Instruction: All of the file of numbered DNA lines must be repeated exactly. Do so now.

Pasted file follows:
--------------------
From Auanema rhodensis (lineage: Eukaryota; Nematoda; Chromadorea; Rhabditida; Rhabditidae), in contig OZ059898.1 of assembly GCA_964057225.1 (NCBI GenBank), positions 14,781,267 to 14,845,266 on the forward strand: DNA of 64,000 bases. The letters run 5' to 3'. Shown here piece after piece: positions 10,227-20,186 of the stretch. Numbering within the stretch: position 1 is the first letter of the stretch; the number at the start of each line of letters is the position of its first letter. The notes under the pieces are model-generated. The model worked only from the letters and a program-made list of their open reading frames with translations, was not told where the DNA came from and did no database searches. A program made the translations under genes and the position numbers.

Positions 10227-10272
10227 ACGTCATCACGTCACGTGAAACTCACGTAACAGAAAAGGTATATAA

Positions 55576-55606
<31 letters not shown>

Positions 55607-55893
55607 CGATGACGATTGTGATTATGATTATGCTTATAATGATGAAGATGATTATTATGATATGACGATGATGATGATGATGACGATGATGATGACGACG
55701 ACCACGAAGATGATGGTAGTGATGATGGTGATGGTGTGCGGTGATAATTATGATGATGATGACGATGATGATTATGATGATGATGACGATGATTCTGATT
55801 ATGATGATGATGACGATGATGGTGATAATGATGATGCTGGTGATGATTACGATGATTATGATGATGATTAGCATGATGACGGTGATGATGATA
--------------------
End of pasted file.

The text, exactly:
From Auanema rhodensis (lineage: Eukaryota; Nematoda; Chromadorea; Rhabditida; Rhabditidae), in contig OZ059898.1 of assembly GCA_964057225.1 (NCBI GenBank), positions 14,781,267 to 14,845,266 on the forward strand: DNA of 64,000 bases. The letters run 5' to 3'. Shown here piece after piece: positions 10,227-20,186 of the stretch. Numbering within the stretch: position 1 is the first letter of the stretch; the number at the start of each line of letters is the position of its first letter. The notes under the pieces are model-generated. The model worked only from the letters and a program-made list of their open reading frames with translations, was not told where the DNA came from and did no database searches. A program made the translations under genes and the position numbers.

Positions 10227-10272
10227 ACGTCATCACGTCACGTGAAACTCACGTAACAGAAAAGGTATATAA

Positions 55576-55606
<31 letters not shown>

Positions 55607-55893
55607 CGATGACGATTGTGATTATGATTATGCTTATAATGATGAAGATGATTATTATGATATGACGATGATGATGATGATGACGATGATGATGACGACG
55701 ACCACGAAGATGATGGTAGTGATGATGGTGATGGTGTGCGGTGATAATTATGATGATGATGACGATGATGATTATGATGATGATGACGATGATTCTGATT
55801 ATGATGATGATGACGATGATGGTGATAATGATGATGCTGGTGATGATTACGATGATTATGATGATGATTAGCATGATGACGGTGATGATGATA